During the week I used it quite a lot!
One of my students came to my lesson – by his own admission – “very very hungover” (more than 10 double G&Ts the night before, apparently).
In light of this I thought I would warm up his English with something gentle and familiar. I had printed an image of the watashi dayori still and we went through the objects (in English) as a starter activity.
He told me a lot of very interesting extra information about the objects on the sheet, which I will use for entries on here 🙂
Today I want to focus on the “daruma” doll.
red-painted good-luck tumbling doll in the shape of Bodhidharma
In some definitions of this word I see something like “with a blank eye to be completed when a person’s wish is granted” so naturally I pressed my student on this aspect (he may be hungover, but I’m not going to go easy on him goddamnit!).
He was only too happy to explain that typically the doll is bought with two blank eyes and that when you have decided on a “goal” or “wish” you fill in the right eye, then when it is accomplished you fill in the left eye.
Later in the week at the Thursday CB2 Cambridge Japanese Circle I used the watashi dayori sheet as a topic prompt for me, Callum, Matt & Megumi.
ETRM: “Experienced teachers recycle materials”
It was fun to go through the objects again, taking turns explaining (in Japanese) what each thing is, and the significance/meaning that we were aware of. Meg confirmed what my student had said about the daruma and Matt and I started riffing on what the size of the eyes might mean. It gave me the idea for a comic 🤔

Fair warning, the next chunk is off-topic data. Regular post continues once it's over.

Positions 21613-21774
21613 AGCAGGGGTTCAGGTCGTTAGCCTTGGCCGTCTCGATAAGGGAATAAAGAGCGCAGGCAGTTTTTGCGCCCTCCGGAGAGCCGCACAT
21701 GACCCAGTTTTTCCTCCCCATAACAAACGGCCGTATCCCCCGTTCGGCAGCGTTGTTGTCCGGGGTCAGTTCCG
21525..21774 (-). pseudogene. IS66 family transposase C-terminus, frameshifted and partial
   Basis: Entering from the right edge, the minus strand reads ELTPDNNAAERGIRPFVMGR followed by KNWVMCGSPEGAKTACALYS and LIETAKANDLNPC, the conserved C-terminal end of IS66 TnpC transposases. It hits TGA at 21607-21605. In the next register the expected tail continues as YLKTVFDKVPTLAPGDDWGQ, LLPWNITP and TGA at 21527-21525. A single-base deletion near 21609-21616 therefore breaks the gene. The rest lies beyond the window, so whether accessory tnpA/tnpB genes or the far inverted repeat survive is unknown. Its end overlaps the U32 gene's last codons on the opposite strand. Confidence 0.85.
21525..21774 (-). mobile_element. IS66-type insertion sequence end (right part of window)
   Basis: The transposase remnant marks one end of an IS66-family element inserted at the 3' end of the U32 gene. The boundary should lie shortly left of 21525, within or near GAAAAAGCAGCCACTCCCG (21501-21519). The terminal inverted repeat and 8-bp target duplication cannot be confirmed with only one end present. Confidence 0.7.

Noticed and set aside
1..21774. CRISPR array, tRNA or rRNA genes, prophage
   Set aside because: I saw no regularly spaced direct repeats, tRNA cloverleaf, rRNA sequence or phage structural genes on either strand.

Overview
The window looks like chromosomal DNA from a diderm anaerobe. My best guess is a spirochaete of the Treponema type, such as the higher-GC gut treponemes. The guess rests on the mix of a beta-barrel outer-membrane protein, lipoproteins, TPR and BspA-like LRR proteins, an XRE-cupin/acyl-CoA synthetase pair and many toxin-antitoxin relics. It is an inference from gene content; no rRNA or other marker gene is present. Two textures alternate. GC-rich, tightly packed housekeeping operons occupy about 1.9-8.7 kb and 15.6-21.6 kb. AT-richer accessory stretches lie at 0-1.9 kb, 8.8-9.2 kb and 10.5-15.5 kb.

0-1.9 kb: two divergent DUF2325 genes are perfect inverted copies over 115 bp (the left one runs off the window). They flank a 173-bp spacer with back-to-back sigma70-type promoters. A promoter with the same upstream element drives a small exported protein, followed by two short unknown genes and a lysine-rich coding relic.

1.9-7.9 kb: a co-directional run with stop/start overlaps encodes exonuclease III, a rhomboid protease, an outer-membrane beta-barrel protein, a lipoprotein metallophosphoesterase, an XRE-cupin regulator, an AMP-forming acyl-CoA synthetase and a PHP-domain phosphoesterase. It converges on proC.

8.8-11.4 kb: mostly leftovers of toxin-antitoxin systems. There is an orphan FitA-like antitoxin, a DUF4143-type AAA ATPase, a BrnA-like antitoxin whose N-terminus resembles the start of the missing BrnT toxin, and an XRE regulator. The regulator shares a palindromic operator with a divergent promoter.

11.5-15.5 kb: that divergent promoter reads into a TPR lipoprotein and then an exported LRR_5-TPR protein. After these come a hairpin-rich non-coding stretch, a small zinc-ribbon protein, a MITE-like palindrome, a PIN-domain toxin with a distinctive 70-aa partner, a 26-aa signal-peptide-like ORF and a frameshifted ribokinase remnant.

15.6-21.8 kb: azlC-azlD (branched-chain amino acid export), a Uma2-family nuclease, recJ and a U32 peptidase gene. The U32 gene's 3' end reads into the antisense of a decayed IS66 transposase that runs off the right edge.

Meg also told us about daruma otoshi, which I think might be best explained by this youtube video:
Or, you know, maybe not.
a game of stacked wooden discs which must be cleanly knocked away with a hammer without letting the daruma doll (head) topple
Tomorrow at the Sunday Japanese Circle I will ask native speakers for some more vocabulary related to the daruma. What precise words describe the sort of “wish” or “goal” one would associate with a daruma, for example? What are some other words related to daruma otoshi? I have many questions!
Today we talked about the daruma, but there are other Japanese traditions associated with more of the objects on the watashi dayori sheet. We will look at them in the coming entries, as well as returning to the daruma 🙂
Image credit: composite from the watashi dayori still and an image from the wikipedia entry on daruma.